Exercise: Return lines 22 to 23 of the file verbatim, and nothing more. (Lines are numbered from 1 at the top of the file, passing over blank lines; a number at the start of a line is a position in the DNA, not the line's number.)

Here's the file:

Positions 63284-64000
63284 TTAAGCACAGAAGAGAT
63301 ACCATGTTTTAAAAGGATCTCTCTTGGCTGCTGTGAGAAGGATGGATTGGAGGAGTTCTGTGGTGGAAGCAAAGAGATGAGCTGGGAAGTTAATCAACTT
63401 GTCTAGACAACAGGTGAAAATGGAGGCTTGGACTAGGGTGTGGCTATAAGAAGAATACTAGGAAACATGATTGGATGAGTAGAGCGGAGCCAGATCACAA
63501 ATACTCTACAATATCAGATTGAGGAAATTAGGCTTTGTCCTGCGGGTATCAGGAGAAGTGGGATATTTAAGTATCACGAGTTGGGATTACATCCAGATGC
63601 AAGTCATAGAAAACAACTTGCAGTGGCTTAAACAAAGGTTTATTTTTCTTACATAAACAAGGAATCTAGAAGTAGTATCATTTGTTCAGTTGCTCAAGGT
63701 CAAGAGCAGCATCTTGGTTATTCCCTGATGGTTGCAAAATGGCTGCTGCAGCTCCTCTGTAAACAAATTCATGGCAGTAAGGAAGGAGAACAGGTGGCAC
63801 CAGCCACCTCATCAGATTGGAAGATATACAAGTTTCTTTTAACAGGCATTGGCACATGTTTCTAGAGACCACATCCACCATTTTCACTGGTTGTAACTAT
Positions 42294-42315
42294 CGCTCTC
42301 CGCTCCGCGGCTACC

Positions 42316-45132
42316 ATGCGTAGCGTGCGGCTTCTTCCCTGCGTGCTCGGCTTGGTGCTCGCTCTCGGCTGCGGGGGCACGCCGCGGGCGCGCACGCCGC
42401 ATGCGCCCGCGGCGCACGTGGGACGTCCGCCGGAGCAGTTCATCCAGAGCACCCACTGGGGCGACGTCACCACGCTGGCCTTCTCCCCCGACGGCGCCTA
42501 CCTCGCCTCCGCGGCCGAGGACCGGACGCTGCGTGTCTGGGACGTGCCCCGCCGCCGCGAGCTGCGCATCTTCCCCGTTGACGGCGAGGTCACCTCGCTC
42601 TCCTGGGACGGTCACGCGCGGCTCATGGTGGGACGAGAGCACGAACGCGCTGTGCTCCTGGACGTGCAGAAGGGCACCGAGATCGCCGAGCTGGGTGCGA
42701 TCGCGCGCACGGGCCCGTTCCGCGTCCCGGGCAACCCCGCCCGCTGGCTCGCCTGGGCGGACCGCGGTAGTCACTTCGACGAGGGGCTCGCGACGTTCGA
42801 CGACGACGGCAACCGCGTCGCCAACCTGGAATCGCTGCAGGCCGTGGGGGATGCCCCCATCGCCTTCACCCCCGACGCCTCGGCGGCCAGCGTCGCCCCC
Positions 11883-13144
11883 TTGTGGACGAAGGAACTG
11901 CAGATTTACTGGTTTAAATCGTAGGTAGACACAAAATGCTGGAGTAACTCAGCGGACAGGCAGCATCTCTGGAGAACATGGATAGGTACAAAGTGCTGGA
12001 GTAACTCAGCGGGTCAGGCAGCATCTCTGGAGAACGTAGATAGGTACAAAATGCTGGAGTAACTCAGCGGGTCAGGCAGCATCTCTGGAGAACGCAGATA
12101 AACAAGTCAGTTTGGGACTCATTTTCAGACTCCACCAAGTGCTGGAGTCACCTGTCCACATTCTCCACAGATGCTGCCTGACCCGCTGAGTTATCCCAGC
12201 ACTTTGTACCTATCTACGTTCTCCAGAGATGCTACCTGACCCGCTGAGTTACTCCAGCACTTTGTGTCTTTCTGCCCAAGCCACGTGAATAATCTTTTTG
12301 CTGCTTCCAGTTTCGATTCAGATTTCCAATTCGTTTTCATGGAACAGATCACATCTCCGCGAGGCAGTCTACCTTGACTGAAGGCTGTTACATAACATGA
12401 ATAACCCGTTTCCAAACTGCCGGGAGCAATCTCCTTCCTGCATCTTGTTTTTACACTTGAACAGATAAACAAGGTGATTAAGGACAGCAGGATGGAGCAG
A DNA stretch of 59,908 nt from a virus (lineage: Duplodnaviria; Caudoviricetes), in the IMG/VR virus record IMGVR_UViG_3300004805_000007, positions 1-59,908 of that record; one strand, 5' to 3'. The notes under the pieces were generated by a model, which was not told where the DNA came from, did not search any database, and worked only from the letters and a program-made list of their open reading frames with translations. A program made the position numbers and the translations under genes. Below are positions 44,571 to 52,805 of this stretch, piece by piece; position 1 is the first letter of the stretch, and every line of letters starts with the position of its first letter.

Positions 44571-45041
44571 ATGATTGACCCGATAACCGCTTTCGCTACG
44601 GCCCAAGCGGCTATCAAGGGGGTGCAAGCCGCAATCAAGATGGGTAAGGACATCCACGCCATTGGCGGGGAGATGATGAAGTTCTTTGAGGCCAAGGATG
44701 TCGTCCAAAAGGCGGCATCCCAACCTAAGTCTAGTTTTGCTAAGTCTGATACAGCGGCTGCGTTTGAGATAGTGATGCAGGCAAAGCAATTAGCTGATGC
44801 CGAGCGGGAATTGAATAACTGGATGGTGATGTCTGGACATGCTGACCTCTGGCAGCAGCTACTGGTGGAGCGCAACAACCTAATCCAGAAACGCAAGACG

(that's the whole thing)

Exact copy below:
12001 GTAACTCAGCGGGTCAGGCAGCATCTCTGGAGAACGTAGATAGGTACAAAATGCTGGAGTAACTCAGCGGGTCAGGCAGCATCTCTGGAGAACGCAGATA
12101 AACAAGTCAGTTTGGGACTCATTTTCAGACTCCACCAAGTGCTGGAGTCACCTGTCCACATTCTCCACAGATGCTGCCTGACCCGCTGAGTTATCCCAGC